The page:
The Golden Beads Revisited
The golden beads are an important component of teaching the decimal system in a Montessori classroom. They are a series of golden beads, all the same size, that are used to help students understand unit quantities of tens, hundreds, and thousands. A single bead comprises one unit; ten beads strung on a wire indicates a value of ten. One hundred is indicated by ten bars side by side, which makes a square, and one thousand is ten one hundreds stacked on top of each other, making a cube. You can use these various manifestations of these numbers to introduce the decimal system and, later, practice using it.
While Primary, children work with the Golden Beads to understand place value, the same materials are used for a different purpose in Upper Elementary. Here, 5th graders explore divisibility rules using the golden beads and discuss the division of a number without actually carrying out the division.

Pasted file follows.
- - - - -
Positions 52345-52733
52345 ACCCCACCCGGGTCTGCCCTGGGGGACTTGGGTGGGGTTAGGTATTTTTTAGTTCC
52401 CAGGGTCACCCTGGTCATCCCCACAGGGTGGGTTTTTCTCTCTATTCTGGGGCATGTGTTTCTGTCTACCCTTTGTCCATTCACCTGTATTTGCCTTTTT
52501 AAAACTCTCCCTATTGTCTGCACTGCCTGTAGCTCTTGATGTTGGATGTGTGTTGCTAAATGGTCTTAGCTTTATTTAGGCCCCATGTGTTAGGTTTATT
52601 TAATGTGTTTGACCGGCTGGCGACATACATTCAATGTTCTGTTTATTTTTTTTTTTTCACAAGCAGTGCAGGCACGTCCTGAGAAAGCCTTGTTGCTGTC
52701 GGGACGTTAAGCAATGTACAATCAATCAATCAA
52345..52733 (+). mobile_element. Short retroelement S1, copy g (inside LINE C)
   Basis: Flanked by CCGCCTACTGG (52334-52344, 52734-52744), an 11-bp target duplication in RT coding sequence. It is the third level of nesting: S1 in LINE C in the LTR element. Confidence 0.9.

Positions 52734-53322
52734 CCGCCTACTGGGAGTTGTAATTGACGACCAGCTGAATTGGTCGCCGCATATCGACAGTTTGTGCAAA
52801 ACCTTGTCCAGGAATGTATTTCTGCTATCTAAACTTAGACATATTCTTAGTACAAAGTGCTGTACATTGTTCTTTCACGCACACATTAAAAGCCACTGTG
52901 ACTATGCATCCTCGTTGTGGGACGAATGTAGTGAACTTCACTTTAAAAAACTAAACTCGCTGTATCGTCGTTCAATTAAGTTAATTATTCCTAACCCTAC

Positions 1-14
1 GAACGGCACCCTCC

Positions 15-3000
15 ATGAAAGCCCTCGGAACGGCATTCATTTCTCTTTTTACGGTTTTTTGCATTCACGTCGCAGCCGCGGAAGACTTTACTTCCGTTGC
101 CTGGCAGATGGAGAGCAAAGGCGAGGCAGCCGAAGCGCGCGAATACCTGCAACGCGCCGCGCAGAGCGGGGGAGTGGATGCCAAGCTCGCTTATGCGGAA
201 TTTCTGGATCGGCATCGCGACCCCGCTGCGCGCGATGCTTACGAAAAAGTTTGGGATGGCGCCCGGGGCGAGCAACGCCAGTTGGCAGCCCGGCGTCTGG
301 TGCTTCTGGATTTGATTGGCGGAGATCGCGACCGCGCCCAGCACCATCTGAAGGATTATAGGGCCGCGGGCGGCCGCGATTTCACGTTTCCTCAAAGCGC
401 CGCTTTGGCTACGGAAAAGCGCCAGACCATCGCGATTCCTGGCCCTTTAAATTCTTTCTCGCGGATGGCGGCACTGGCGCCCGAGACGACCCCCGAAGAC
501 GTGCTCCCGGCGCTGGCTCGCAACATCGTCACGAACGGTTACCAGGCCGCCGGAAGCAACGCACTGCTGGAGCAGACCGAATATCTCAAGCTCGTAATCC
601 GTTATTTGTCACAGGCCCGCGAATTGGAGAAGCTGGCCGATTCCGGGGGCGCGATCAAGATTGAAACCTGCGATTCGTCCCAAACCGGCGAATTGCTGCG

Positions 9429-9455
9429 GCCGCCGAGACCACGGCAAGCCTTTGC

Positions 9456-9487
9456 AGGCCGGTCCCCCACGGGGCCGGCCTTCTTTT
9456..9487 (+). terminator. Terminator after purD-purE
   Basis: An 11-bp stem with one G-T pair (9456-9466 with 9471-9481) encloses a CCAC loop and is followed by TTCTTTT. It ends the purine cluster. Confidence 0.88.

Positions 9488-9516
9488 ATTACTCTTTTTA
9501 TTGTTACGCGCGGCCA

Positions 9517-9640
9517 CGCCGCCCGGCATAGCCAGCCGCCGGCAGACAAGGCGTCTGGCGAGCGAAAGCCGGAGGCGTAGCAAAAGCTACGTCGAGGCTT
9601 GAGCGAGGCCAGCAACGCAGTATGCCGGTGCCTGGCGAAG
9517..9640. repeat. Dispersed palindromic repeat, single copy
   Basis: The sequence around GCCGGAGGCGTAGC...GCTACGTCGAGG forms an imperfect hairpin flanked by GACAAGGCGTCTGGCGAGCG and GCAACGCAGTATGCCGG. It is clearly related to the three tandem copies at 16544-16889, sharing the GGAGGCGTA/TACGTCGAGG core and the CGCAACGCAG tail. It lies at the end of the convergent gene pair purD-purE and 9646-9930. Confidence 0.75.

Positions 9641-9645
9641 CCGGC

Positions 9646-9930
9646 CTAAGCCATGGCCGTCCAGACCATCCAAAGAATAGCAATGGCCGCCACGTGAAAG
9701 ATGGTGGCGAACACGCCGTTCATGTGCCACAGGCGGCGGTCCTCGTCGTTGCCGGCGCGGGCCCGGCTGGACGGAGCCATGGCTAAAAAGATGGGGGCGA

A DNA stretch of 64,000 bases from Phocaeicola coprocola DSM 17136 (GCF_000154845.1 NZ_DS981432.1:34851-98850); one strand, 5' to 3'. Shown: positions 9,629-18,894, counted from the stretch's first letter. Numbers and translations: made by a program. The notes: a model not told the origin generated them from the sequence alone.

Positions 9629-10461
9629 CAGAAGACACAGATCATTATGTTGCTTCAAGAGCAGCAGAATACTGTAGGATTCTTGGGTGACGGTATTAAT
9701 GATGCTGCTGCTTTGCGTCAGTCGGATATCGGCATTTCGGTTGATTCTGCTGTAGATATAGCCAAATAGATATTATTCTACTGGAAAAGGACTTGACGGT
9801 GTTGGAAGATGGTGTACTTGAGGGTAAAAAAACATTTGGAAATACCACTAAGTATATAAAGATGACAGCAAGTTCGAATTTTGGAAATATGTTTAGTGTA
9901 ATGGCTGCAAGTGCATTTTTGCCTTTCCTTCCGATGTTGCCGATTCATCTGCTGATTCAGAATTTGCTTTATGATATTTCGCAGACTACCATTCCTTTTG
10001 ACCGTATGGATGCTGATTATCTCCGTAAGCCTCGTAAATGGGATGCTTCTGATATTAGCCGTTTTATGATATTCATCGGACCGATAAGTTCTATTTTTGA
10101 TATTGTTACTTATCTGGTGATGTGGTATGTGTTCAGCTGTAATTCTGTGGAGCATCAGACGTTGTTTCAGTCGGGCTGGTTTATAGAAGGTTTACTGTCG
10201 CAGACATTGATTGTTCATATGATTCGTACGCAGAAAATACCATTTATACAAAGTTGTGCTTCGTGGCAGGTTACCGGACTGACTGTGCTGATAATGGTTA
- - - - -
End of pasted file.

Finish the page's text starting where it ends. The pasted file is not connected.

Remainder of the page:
Exploring Simple Machines
In Physical Science, 4th grade students created paper airplanes to investigate and track their observations prior to studying the benefits of a wedge as a simple machine.
UE students engaged in a Chalk Talk, a silent conversation that helps students organize their thinking and fosters universal participation. The teacher poses a single question on the board and students slowly build on each other’s ideas.
Art and Social Studies Collaboration
The Upper Elementary 5th grade students reviewed and practiced global geography skills while creating pumpkin globes! They engaged in a close study of a globe and then were asked to locate and draw the oceans, continents, prime meridian, and equator to scale. Using natural materials, such as pumpkins, enhanced the sensory experience of the students as they navigated the varying bumps, ridges, and textures of their pumpkins, and they were subsequently reminded of the variations in the physical nature of our world.